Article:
When Trump came to power in 2016, Israel considered it a great opportunity to push America to pull out of the nuclear deal.

As for the possibility of Israel carrying out some kind of operation or sabotaging Iran’s nuclear facilities to change the balance and impede a possible revival of the nuclear agreement between Iran and America, I rule out that this would happen.

First, Israel faces a domestic crisis, and Netanyahu is accused of having failed in the battle of “the sword of Jerusalem,” and therefore the victory that has been achieved by the Palestinian resistance is a victory for Iran. The resistance in Palestine expressed its thanks to Iran for its role in supporting Palestine.

For Israel, it is very difficult to contemplate such an option, especially since Netanyahu has moved to the ranks of the opposition and is no longer prime minister.

Q: How do you read Saudi-Syrian normalization, especially when we put this alongside the Iranian-Saudi talks? What caused the Saudi policy change in the region?

A: The Saudi-Syrian normalization is a positive step and the Saudi-Iranian dialogue is an attempt to pre-empt the American return to the nuclear deal.
Saudi Arabia sees tangibly that all of its previous bets failed, and I am sure that this step was by American encouragement and support, especially since Saudi Arabia failed in the war on Yemen and today it is trying to get out of the Yemeni quagmire at any cost.

She believes that dialogue with Iran can help it get out of this war, and thus Saudi Arabia’s return to the negotiation table with Iran and Syria is an indirect acknowledgment of the failure of its previous policies.

I mean, the policy of toppling the government in Syria has failed, and the policy of forming an Arab-(Persian) Gulf-Israeli axis against Iran has failed, as well as normalization with Israel and the deal of the century, after what happened recently in occupied Palestine.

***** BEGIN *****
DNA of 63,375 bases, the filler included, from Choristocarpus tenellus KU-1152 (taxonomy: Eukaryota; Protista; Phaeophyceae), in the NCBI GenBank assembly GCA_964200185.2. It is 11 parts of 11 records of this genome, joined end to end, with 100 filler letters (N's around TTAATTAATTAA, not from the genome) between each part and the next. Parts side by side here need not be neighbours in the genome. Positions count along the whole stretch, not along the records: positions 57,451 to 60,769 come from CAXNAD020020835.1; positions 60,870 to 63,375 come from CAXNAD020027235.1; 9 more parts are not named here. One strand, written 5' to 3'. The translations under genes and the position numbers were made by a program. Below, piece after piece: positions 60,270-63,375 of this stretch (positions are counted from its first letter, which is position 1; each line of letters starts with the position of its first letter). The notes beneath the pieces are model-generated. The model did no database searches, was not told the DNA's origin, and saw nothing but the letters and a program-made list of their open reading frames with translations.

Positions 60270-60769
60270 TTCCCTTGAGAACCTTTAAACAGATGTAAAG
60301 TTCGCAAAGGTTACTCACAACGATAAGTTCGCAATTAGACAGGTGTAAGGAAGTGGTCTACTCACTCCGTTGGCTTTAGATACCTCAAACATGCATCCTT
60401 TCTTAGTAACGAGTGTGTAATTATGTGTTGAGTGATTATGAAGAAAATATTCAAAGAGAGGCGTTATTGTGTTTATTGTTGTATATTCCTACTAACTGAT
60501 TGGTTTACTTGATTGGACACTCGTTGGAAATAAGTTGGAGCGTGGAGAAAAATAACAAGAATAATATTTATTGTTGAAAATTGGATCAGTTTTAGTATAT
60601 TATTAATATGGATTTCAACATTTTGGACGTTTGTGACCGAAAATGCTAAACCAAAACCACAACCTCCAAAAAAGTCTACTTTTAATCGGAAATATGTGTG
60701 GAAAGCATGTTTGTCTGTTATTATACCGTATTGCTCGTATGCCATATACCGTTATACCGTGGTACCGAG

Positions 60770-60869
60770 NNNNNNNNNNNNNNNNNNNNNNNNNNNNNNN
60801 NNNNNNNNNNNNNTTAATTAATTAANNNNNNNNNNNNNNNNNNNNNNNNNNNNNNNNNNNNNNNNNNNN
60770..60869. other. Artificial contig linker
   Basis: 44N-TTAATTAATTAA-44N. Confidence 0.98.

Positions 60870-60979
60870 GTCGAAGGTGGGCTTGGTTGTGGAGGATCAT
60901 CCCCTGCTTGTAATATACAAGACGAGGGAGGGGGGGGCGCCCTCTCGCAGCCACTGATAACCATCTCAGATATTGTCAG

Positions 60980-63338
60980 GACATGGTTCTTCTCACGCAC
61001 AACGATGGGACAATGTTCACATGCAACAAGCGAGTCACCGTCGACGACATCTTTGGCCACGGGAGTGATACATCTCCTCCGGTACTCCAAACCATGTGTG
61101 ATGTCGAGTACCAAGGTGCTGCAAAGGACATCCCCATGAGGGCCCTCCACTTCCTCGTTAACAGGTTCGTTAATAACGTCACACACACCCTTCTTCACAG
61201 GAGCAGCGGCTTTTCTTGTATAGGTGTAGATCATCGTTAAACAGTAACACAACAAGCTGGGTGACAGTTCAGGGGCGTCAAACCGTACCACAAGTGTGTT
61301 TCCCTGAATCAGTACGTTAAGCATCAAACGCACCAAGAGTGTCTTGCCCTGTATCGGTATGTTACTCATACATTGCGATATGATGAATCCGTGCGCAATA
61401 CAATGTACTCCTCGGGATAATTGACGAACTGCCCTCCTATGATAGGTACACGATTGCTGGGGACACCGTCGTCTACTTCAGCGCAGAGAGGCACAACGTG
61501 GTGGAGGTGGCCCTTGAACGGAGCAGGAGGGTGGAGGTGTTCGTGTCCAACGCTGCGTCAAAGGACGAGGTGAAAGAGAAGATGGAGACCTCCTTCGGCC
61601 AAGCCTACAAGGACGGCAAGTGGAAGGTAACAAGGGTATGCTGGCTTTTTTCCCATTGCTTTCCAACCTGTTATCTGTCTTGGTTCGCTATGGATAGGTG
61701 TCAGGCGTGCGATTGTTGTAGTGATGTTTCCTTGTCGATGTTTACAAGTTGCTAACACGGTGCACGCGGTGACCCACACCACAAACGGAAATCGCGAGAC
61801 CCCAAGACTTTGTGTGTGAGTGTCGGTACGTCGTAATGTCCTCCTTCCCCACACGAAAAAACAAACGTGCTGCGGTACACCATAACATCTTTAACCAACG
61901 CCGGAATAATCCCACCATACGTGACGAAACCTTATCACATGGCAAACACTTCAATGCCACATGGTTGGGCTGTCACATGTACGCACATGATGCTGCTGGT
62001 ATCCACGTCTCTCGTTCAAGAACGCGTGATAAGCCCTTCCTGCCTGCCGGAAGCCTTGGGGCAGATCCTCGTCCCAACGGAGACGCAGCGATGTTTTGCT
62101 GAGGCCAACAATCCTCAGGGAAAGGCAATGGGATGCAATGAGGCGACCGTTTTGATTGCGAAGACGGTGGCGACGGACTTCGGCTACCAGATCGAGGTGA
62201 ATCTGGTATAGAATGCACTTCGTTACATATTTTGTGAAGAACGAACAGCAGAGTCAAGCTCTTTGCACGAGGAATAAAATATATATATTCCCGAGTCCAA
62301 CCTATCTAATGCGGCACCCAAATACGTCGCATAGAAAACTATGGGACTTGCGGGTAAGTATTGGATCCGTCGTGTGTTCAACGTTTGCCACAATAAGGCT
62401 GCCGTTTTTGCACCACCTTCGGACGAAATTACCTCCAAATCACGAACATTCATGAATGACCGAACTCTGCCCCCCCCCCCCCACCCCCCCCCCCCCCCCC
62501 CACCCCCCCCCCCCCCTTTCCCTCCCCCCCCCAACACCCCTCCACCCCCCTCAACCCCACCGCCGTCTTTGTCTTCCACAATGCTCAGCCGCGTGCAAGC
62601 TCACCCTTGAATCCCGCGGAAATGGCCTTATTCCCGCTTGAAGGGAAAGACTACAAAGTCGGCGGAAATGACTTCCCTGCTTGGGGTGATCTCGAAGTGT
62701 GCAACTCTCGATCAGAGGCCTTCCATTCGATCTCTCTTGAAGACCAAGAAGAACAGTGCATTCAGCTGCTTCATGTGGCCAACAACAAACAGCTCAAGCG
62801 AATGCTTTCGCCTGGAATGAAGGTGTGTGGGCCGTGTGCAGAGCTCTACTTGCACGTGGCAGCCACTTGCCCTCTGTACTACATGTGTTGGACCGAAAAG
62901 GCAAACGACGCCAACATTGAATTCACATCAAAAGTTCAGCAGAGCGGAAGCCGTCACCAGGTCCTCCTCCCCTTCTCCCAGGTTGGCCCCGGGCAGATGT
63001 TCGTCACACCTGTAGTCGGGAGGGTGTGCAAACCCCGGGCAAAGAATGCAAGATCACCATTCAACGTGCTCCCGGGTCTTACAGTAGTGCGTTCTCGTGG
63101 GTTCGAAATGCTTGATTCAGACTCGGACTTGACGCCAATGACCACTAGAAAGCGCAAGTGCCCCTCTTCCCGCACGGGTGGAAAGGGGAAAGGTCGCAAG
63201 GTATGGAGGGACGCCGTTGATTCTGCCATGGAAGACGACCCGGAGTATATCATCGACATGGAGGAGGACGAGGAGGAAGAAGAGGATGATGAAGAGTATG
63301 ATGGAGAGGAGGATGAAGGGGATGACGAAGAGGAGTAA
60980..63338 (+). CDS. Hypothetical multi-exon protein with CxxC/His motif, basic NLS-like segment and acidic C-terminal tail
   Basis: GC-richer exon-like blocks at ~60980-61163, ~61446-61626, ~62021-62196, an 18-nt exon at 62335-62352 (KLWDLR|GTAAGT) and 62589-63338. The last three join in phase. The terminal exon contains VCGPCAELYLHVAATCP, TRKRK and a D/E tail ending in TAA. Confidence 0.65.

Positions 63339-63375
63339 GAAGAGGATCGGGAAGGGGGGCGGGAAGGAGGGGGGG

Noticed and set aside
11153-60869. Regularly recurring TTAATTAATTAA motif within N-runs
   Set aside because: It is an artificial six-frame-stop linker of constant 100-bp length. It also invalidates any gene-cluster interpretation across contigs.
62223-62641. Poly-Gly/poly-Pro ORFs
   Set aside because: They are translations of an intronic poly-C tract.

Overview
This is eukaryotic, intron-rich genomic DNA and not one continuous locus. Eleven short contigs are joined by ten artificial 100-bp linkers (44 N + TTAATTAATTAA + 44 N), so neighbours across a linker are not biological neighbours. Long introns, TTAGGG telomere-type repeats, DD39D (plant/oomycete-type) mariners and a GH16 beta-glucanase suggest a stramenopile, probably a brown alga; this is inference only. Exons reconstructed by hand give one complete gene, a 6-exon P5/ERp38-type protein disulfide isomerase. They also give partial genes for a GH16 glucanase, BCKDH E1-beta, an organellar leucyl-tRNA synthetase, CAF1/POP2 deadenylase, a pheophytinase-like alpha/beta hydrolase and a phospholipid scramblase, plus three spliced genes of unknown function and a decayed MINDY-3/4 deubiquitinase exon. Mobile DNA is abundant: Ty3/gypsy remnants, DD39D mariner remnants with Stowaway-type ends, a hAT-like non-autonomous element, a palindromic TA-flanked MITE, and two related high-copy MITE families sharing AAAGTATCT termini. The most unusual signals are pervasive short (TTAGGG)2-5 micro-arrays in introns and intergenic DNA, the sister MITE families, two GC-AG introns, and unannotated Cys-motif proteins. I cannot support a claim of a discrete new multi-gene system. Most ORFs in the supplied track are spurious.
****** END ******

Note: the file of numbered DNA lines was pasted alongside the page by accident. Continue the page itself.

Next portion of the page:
So, this step on the part of Saudi Arabia is an affirmation that Iran and the axis of resistance are in a better position than before and that the past decade was a period of steadfastness and resistance in the face of all attempts to ruin the region, Syria, and Yemen in particular.

 Today, after the battle of Palestine, the axis of resistance is in a position of strength, and this is what prompts the Kingdom of Saudi Arabia to engage in dialogue with the parties to this axis.

Q: What is the significance of the Iran-China partnership for the region and the larger world?

A: The importance of the Iran-China partnership is that it opens up broad prospects for Iran at various levels of development in the areas of investment, oil and communications. On the other hand, this may be an alternative even to the nuclear agreement with the West. Even if the nuclear deal is not revived, Iran can be satisfied with the partnership with China.

 Even if Iran complies fully to the nuclear agreement and agrees with the United States, it will have balanced relations with East and West, with the preference of China, especially since China is not a colonial country and did not create problems in the region.

 So, the Chinese-Iranian partnership is an important strategic agreement that may block the way for the U.S. to put pressure on Iran.

In addition, the Iranian-Chinese partnership as an economic agreement is inseparable from China’s vision and its historical and strategic project to restore the Silk Road (One Road, One Belt). 

Iran will be a major station in this project. For this reason, China is counting on partnership with Iran and wants Iran to remain a strong and pivotal country in the face of the American hegemony, and this is not in the interest of the West and the United States in particular.